Monday, February 1, 2021

Sundance with Abe: Together Together

I’m thrilled to be covering the Sundance Film Festival for the eighth time. This year, I’m not in Park City, Utah, but watching films virtually and reviewing them as soon as I can.

Together Together
Directed by Nicole Beckwith
U.S. Dramatic Competition

There is no longer only one way to define a family, and the possibilities continue to expand with new ideas and more widely-accepted concepts. What people decide to do may not be what they expected or follow a particular plan, but no one can predict what will happen in their futures. Those who are tired of waiting to find the perfect partner and realize that they don’t need someone else to start a family may pursue options to secure their ability to parent, intent on getting started even if the circumstances aren’t entirely ideal and they’re not sure exactly what it is that they’ll need to do.

Matt (Ed Helms) is forty-five and has decided to have a baby. He has plenty of money and needs a surrogate. He selects Anna (Patti Harrison), a twenty-six-year-old in it for the chance to make a bit of cash and to earn herself some good karma. They set boundaries about how they will interact, divisions that begin to crumble as Matt’s good-natured overbearing personality causes Anna to gradually open up, ditching her signature sarcasm and antiestablishment attitude in favor of a genuine embrace of the man whose baby she is carrying.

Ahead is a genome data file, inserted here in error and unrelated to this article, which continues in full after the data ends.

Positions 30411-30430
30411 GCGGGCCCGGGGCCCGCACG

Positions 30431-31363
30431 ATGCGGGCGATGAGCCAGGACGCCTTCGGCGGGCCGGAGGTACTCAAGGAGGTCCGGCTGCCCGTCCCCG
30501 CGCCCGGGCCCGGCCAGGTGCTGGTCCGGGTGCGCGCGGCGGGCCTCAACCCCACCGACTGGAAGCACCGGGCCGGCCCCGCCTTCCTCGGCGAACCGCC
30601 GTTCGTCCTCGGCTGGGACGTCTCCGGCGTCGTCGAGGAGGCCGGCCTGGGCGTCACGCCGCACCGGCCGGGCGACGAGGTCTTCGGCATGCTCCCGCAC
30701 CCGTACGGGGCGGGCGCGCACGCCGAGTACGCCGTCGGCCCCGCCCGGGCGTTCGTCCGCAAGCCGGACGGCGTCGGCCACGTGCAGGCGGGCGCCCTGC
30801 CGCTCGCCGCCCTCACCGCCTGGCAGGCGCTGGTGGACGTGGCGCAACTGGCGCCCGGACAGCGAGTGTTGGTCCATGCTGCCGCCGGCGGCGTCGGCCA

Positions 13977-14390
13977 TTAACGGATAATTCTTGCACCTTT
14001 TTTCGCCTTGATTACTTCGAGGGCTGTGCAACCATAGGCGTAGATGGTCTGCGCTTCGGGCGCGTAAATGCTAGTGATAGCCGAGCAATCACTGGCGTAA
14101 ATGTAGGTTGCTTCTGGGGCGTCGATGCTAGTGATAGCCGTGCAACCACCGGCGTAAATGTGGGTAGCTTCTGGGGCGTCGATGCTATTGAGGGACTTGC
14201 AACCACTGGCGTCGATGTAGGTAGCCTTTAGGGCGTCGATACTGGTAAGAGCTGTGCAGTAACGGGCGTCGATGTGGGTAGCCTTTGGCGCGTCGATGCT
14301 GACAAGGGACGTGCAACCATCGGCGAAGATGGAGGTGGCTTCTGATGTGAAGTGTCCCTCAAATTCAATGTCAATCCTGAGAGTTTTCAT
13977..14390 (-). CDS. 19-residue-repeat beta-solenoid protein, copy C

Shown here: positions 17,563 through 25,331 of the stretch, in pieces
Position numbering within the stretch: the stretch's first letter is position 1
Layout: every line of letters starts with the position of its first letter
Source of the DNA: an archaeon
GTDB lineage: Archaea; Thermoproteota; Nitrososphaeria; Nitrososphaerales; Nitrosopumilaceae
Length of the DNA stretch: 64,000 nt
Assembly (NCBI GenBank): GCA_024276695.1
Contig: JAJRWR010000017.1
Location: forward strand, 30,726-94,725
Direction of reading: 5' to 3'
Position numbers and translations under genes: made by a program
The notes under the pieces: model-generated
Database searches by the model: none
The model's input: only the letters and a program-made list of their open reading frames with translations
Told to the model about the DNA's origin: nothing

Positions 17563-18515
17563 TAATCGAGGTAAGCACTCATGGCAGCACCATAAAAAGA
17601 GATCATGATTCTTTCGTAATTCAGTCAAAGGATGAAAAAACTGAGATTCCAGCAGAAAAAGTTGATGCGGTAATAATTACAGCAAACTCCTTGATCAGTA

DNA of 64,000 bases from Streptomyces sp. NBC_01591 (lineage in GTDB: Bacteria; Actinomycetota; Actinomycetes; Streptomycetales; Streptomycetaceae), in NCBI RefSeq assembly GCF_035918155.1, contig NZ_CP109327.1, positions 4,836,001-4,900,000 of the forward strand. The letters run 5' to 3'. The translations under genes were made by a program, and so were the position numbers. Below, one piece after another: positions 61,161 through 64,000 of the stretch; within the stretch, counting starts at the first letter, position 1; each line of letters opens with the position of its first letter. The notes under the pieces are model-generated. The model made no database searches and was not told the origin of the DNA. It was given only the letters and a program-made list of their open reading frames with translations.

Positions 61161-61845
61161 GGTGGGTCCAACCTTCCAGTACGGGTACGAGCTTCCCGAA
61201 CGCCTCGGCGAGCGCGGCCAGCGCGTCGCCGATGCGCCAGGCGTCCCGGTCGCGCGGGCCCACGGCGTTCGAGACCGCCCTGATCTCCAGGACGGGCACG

This premise may sound familiar, and in a sense there isn’t all that much that’s new about it. Both Matt and Anna are single, and it seems all but guaranteed that, over the course of the film, they’ll become close. It’s the conversations that come up throughout about why they shouldn’t be a couple and where their opinions about the world and the baby in particular diverge that distinguish it. They both understand that they are entering into a business arrangement, though neither of them can fully anticipate what that means and how that will change both of them.

Helms, a comedic actor best known for “The Office” and “The Hangover,” gives a purposefully awkward and delicate performance as a man with many resources but lacking the ability to control everything. Opposite him, Harrison is terrific, challenging the simplest statements with a look or retort. Together, they’re a fantastic pair, both very funny and dramatically watchable. Even if this film isn’t a remarkably creative or fresh story, it tells the one it does feature so well, with great music and sharp editing to make each moment feel necessary and important. It’s a charming and very pleasant film that delivers solidly on its relatively familiar premise.


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